German car part maker ZF has invested in British autonomous vehicle startup Oxbotica.
The pair are planning to develop a Level 4 self-driving system that can be integrated into a range of vehicles to offer Mobility-as-a-Service (MaaS), for both passenger and goods transportation in urban environments.
The system made via the strategic partnership will “initially be deployed in passenger shuttles in major cities around the world,” the pair said.
“The two companies share a joint vision for the future of mobility and the transformational potential that autonomous technology can have across multiple industries where people and goods move,” the statement reads.
Oxbotica was founded in 2014 by Ingmar Posner and Paul Newman. Based in Oxford, the startup has been working to develop sensors and software for autonomous vehicles.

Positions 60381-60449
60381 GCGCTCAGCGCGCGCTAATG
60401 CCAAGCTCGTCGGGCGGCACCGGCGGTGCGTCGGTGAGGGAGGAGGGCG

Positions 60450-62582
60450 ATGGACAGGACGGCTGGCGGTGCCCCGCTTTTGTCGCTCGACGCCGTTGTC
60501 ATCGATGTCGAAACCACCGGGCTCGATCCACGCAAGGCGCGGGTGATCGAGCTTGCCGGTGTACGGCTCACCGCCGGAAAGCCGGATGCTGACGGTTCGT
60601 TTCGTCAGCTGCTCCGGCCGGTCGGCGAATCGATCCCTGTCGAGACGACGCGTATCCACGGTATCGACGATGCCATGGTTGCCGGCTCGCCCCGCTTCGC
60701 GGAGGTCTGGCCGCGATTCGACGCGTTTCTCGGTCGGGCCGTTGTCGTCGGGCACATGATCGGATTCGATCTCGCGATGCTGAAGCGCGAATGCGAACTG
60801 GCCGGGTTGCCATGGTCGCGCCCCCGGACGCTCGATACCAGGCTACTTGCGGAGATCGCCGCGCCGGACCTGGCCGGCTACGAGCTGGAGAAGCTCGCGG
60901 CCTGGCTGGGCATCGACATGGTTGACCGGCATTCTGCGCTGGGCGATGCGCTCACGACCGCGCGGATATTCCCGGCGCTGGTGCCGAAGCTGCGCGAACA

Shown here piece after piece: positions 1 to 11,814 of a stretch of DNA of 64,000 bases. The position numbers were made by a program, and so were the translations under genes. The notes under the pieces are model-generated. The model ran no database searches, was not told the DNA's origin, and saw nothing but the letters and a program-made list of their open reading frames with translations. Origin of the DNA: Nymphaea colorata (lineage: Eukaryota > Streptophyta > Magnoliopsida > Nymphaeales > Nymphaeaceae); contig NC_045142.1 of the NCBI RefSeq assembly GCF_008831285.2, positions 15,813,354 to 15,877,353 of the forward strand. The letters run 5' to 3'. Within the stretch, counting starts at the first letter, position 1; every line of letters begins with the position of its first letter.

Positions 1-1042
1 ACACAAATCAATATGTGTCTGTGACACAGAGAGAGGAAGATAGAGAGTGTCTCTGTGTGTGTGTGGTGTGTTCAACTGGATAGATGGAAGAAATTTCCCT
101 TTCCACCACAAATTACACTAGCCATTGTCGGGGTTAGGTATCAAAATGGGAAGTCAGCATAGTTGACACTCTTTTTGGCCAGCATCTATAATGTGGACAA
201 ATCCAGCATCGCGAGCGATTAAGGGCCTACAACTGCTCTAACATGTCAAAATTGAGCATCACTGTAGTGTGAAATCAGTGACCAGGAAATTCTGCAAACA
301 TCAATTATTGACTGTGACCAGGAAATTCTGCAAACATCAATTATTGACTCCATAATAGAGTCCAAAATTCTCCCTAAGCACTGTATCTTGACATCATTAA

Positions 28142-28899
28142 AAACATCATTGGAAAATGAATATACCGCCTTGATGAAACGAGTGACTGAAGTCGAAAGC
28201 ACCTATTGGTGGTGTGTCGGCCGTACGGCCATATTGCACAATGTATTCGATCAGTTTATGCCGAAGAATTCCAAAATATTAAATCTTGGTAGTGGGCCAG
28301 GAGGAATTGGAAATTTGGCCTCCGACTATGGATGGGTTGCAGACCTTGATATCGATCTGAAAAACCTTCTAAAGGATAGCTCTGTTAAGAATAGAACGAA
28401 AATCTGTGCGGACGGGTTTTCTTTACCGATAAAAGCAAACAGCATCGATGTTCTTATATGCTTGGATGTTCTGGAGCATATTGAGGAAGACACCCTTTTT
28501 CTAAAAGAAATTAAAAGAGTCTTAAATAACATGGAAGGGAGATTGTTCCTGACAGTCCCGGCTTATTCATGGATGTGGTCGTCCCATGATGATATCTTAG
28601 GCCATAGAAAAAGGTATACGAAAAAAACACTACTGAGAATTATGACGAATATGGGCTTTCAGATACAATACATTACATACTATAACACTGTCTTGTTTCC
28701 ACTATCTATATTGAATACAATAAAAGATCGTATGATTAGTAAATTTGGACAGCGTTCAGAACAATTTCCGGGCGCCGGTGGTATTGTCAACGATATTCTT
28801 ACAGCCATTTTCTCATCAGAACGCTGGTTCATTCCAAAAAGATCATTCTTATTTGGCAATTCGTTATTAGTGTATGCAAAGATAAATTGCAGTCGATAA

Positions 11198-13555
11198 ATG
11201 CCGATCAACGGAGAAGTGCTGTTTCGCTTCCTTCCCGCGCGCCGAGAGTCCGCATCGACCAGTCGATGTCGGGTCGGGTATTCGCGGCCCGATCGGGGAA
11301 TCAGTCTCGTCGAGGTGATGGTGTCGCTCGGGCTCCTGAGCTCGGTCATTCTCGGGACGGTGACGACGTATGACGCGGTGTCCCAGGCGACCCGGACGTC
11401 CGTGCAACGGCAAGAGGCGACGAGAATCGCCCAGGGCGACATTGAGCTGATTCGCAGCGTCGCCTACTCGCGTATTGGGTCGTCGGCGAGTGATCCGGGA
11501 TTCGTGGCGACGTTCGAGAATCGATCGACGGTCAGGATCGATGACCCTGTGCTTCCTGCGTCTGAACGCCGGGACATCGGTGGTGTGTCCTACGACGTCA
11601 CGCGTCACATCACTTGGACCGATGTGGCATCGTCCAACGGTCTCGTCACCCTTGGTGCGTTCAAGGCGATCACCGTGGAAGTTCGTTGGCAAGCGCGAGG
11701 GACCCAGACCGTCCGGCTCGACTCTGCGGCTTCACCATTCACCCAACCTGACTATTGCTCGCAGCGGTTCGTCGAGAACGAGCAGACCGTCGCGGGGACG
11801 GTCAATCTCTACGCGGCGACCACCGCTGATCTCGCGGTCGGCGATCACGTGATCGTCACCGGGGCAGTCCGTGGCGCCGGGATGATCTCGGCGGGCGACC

In April, British online grocery giant Ocado invested $13.7m (£10m) in Oxbotica, with a view of integrating the sensors into several of its vehicles.
In June, the startup penned a code of practice for safe autonomous vehicle deployments in off-road environments, written in collaboration with the Transport Research Laboratory.
In terms of logistics, Oxbotica is already working with Applied EV to build a fully autonomous electric vehicle for industrial logistics and commercial goods deliveries.
Oxbotica has been collaborating with ZF since 2019 – the latter integrated the autonomous vehicle software into ZF’s ProAI compute platform and its Full-Range Radar.
Ahead of its ZF shuttle deployments, the pair will continue to develop the technology and work on validation and verification of the integrated self-driving vehicle system.
“Partnering with ZF in developing an on-road passenger and goods transportation solution is an important milestone in Oxbotica’s commercial autonomy strategy,” said Paul Newman, founder and CTO at Oxbotica.
“Our product will bring new options to cities and transport operators around the globe who must solve the complex mobility challenges of the future. The way people and goods move is changing.”